Dollar’s Weaponisation Poses Threat to Currency’s Global Dominance, Economy Professor Warns

 Dollar’s Weaponisation Poses Threat to Currency’s Global Dominance, Economy Professor Warns

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Western countries and their allies had previously imposed harsh sanctions on Russia, aimed at cutting it off from global financial markets. They accused Moscow of launching an “invasion” in Ukraine after Russia started a special operation to demilitarise and “de-Nazify” the country on 24 February.

According to Vivekanand Jayakumar, an associate professor of economics at the University of Tampa in Florida, the weaponization of dollar-based global banking could offer long-term strategic and economic risks to the US currency’s current dominating position.

He pointed out that the dollar-based global financial system, which has already been hampered by the United States’ spending policies and trade deficits, is now threatened by a China-Russia economic and strategic collaboration. Jayakumar stated that China has always aimed to replace the dollar as the world’s reserve currency, and now since Western nations may cut a country’s banks off SWIFT and slap them with sanctions, Beijing has even more motive to push the renminbi and digital yuan abroad.

“Recent moves by the West to weaponize dollar-based international finance may yet provide the necessary spur for China to speed up measures to reduce its reliance on the US dollar and create an alternate global financial payments system”, Jayakumar wrote.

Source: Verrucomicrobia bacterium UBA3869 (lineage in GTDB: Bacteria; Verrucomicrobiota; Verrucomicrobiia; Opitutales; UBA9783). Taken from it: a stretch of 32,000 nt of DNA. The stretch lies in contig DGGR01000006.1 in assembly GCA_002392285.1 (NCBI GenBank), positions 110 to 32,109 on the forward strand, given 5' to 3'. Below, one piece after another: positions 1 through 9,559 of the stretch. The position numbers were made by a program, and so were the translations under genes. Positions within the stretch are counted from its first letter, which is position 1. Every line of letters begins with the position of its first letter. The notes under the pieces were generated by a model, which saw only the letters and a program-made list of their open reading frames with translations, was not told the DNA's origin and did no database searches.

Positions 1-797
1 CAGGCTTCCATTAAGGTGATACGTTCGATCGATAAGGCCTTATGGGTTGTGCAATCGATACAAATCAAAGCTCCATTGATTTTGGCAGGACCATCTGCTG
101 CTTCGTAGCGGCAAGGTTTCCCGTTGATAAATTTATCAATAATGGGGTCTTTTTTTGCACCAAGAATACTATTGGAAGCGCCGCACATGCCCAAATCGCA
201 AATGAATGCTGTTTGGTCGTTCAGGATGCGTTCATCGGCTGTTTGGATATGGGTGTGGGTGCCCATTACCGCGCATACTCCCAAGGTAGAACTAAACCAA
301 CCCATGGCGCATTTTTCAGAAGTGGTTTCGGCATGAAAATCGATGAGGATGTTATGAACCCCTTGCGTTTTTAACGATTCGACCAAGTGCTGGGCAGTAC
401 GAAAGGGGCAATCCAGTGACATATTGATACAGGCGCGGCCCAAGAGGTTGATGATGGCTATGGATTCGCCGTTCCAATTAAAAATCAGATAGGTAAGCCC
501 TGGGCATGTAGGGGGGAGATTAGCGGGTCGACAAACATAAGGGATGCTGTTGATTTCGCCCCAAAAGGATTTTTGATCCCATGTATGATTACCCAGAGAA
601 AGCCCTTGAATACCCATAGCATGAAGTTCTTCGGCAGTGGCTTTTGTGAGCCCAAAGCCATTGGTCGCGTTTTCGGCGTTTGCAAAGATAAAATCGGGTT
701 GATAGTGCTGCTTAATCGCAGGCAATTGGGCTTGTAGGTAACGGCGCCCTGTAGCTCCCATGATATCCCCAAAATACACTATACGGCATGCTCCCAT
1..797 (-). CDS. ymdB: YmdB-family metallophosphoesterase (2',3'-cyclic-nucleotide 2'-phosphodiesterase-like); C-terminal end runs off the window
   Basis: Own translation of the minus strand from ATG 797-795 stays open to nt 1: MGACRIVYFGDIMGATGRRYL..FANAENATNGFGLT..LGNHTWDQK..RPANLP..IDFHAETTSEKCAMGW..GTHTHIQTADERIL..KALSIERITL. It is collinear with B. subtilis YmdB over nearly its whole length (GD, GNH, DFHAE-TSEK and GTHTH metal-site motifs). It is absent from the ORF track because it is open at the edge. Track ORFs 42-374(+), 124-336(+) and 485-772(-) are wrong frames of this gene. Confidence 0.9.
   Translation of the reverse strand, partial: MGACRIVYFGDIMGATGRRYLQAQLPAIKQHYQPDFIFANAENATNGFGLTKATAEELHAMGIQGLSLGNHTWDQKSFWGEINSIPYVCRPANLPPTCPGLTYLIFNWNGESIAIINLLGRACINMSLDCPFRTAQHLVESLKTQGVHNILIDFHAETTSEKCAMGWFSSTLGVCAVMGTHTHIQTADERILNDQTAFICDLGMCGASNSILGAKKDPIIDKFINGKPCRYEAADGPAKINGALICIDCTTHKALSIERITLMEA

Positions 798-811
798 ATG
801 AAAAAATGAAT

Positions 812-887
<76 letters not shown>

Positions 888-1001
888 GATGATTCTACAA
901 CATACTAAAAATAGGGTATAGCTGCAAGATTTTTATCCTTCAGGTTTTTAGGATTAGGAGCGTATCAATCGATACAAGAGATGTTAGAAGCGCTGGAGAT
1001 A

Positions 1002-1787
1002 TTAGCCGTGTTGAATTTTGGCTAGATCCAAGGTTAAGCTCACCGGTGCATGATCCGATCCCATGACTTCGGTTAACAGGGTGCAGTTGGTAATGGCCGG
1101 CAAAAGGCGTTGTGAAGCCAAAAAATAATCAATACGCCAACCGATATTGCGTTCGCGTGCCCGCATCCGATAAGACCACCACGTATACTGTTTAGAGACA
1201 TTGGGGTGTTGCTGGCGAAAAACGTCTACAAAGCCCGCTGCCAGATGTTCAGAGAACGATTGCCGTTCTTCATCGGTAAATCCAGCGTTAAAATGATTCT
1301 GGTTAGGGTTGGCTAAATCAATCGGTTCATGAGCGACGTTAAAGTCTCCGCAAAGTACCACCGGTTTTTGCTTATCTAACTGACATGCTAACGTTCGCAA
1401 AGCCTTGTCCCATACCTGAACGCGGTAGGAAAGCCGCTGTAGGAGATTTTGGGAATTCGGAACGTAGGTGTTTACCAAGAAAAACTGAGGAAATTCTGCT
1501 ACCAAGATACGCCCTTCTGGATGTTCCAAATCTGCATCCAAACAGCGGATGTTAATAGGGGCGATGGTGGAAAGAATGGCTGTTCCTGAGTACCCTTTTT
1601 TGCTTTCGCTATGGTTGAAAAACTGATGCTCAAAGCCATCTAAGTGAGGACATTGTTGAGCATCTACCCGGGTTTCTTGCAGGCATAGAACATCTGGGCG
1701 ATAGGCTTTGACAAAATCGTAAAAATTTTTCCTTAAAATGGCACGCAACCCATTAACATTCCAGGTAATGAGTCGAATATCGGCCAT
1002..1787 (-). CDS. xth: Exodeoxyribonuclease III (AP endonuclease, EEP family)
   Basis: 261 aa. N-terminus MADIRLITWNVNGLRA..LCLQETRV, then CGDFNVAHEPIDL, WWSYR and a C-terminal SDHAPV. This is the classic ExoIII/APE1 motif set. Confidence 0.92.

As per Sputniknews, in the event that the situation surrounding Taiwan – its breakaway province – intensifies, the professor believes Beijing will become warier of the existing financial system and want to reduce its exposure to it.

Beijing’s attempt to spread the digital yuan and create alternative payment systems, according to Jayakumar, is part of China’s plan to address these possible concerns. According to the professor, China’s Belt-and-Road Initiative will extend the acceptance of the Chinese yuan. He sees Chinese President Xi Jinping’s “inward-looking policies” and unwillingness to completely open its markets as the only barrier on this path (and the only hope for the US to maintain the dollar’s dominance).

“Any genuine moves to increase the global acceptance of the renminbi/digital yuan will require China to fully open its capital markets to foreigners. But such a step may not be in accordance with Xi’s dual-circulation economic strategy,” Jayakumar wrote.

The expansion of the Fed’s balance sheet, rising public debt, and a “sizeable trade deficit” with China, according to the economist, have already undermined the dollar’s position.

The United States, the European Union, the United Kingdom, Canada, and a number of allies have slapped Russia with rounds of sanctions aimed at cutting it off from global financial markets for what they perceive as an “invasion of Ukraine.” China has stated that it will not support the sanctions.

On the 24th of February, Russia initiated a special operation in Ukraine, instructing its soldiers to demilitarise and de-Nazify the country. After Ukraine failed to follow the Minsk agreements and threatened to revoke its non-nuclear status, President Vladimir Putin declared Russia had no choice but to act.

On March 3, the two sides met in Belarus for the second round of discussions in an attempt to reach agreements on a ceasefire and bring the operation to an end. Moscow says that Russia requires security guarantees and that its demands for Ukraine are simple.

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